Your home’s air quality may be worse than that of your workplace

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According to a new study from Texas A&M University’s School of Public Health, the air quality inside houses may not be comparable to that inside office buildings.

The pilot study, which was published in the journal Atmosphere, looks at indoor air quality and health consequences in remote workers during the COVID-19 epidemic. In 2019 and 2020, researchers monitored indoor air quality in employees’ offices and homes, as well as their health outcomes during those times.

Indoor air pollution is frequently linked to building materials as well as the activities of people who live and work in those structures. VOCs from carpet and furniture, paints, and other chemicals, as well as fine particulate matter (PM2.5) and mold, are among these contaminants.

Long-term exposure to indoor air pollution has been linked to a variety of negative health outcomes, including headaches, dry eyes, cardiovascular disease, and lung cancer. As a result of these findings, a lot of effort has gone into improving the indoor air quality of office buildings.

However, since the start of the COVID-19 pandemic, the amount of people working from home has increased considerably during the last two decades, making home indoor air quality a workplace health issue.

Taehyun Roh, assistant professor in the Department of Epidemiology and Biostatistics, and Genny Carrillo, associate professor in the Department of Environmental and Occupational Health at the Texas A&M School of Public Health, worked with colleagues from Houston Methodist Hospital and Lancaster University in the United Kingdom to examine indoor air quality in an office building between May and July 2019 and then at the employees’ homes between June and September 2019.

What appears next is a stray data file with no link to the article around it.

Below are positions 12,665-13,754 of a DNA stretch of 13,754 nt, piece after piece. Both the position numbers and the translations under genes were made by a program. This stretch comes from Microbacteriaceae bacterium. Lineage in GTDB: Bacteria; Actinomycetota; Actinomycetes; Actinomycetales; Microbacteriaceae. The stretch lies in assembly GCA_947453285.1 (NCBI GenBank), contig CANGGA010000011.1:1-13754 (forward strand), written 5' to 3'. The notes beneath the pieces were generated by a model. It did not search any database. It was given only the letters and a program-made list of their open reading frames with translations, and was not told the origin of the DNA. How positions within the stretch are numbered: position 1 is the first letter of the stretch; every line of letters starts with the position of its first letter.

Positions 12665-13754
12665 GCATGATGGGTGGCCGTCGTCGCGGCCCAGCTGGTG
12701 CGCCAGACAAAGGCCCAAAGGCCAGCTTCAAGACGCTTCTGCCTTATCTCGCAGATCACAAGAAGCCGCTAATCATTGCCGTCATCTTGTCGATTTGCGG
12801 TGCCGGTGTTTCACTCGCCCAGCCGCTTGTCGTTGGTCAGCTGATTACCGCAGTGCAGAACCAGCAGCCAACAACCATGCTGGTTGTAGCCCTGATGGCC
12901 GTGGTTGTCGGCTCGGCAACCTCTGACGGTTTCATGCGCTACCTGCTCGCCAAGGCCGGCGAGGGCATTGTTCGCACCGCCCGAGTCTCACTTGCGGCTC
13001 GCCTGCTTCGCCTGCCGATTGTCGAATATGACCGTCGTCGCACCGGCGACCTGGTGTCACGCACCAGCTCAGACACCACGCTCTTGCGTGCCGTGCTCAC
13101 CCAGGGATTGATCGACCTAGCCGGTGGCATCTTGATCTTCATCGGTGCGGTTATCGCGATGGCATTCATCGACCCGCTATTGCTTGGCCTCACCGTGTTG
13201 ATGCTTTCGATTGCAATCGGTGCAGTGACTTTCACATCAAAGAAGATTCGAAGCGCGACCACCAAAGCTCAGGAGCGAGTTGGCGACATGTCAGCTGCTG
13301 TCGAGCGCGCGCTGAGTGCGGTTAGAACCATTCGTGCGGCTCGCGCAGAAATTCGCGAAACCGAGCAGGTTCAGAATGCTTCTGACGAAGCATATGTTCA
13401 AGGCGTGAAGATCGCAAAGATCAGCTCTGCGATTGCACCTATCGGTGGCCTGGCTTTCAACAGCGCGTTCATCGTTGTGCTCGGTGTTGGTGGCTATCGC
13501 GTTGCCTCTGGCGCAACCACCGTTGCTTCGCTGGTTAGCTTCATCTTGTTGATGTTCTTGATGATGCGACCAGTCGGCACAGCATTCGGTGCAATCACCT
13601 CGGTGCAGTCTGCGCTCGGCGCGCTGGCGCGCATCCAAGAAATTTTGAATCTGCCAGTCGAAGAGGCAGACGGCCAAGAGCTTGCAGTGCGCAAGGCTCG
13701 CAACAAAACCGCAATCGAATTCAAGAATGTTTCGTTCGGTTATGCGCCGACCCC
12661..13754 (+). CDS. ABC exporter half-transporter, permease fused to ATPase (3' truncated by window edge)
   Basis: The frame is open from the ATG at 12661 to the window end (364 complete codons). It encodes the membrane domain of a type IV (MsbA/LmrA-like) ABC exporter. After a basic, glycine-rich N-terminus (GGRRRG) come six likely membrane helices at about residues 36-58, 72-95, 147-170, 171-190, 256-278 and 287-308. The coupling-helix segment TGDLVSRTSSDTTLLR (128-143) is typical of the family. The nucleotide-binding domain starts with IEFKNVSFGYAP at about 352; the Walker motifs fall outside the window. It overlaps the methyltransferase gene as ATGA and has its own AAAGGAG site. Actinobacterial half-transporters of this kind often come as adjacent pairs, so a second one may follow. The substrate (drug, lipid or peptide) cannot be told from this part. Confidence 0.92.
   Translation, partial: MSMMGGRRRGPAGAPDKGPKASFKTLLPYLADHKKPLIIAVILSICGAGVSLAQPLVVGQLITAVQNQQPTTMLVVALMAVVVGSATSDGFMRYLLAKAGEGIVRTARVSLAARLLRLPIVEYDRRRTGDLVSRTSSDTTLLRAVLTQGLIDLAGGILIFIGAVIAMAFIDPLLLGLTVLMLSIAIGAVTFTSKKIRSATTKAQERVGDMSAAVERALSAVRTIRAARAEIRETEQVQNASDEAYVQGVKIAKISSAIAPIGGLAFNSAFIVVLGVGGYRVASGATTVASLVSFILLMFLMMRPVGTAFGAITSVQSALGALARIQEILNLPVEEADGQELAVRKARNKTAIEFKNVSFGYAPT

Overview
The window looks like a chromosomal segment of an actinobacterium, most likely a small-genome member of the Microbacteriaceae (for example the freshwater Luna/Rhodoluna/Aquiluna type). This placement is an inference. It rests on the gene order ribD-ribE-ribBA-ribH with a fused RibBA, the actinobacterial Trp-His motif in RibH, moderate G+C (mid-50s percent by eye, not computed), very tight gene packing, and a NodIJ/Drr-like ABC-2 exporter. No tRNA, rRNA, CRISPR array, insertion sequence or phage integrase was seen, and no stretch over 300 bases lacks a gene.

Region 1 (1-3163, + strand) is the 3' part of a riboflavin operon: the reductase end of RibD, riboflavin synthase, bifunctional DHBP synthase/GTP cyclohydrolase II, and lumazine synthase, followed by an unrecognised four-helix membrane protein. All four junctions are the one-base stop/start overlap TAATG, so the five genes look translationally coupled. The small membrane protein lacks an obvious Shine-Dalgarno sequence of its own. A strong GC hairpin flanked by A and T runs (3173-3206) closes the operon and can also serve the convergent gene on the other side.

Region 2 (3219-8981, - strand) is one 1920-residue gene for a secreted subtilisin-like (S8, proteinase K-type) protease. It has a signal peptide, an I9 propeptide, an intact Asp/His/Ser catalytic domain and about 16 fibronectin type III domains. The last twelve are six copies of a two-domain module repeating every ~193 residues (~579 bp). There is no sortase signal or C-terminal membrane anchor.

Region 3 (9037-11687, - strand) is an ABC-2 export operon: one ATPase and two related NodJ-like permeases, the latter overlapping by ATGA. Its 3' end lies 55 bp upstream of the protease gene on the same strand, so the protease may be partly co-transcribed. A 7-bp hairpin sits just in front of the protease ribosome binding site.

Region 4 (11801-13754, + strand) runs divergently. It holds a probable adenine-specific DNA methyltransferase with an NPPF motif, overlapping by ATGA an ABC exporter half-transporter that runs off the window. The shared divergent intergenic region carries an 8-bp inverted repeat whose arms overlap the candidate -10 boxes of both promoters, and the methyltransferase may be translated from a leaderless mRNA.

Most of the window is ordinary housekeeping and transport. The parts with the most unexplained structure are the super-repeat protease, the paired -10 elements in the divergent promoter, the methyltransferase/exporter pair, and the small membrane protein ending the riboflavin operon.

The researchers collected data on air temperature, relative humidity, particulate matter, and VOC concentrations using a conventional consumer-grade air quality meter. At the same time, the researchers obtained data from the Texas Commission on Environmental Quality on outdoor air temperature and particulate matter concentration.

Participants also completed a survey in which they assessed the frequency of symptoms such as dry, itchy, or watery eyes, stuffy nose, and dry or irritated skin on a scale ranging from not having symptoms to having them every day.

All of the participants lived in single-family homes with central air conditioning, and none of the residents smoked or worked with hazardous products.

Fine particulate matter concentrations were found to be significantly higher in the individuals’ homes than in their offices, and the home levels were higher than the criterion for a healthy work environment, according to the study.

The researchers also discovered that VOC concentrations in residences were greater than in offices; however, VOC concentrations in both sites were substantially below the health-related limit. The majority of employees in the research said they had more symptoms when they worked from home.

The outcomes of this study highlight the relevance of indoor air quality for persons who work from home, as well as the need for improvements. This might be as easy as opening windows when the outside air quality permits or supplying air purifiers to distant personnel.

Improving indoor air quality in both traditional office buildings and home offices will likely become a growing field of research for public health researchers and companies seeking to assure health, safety, and productivity.

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